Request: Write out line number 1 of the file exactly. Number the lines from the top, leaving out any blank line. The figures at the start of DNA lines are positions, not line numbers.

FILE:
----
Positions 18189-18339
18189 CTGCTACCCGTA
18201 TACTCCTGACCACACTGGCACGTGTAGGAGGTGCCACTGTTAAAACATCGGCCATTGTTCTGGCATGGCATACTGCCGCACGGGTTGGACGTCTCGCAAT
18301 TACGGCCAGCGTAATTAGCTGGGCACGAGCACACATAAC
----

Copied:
Positions 18189-18339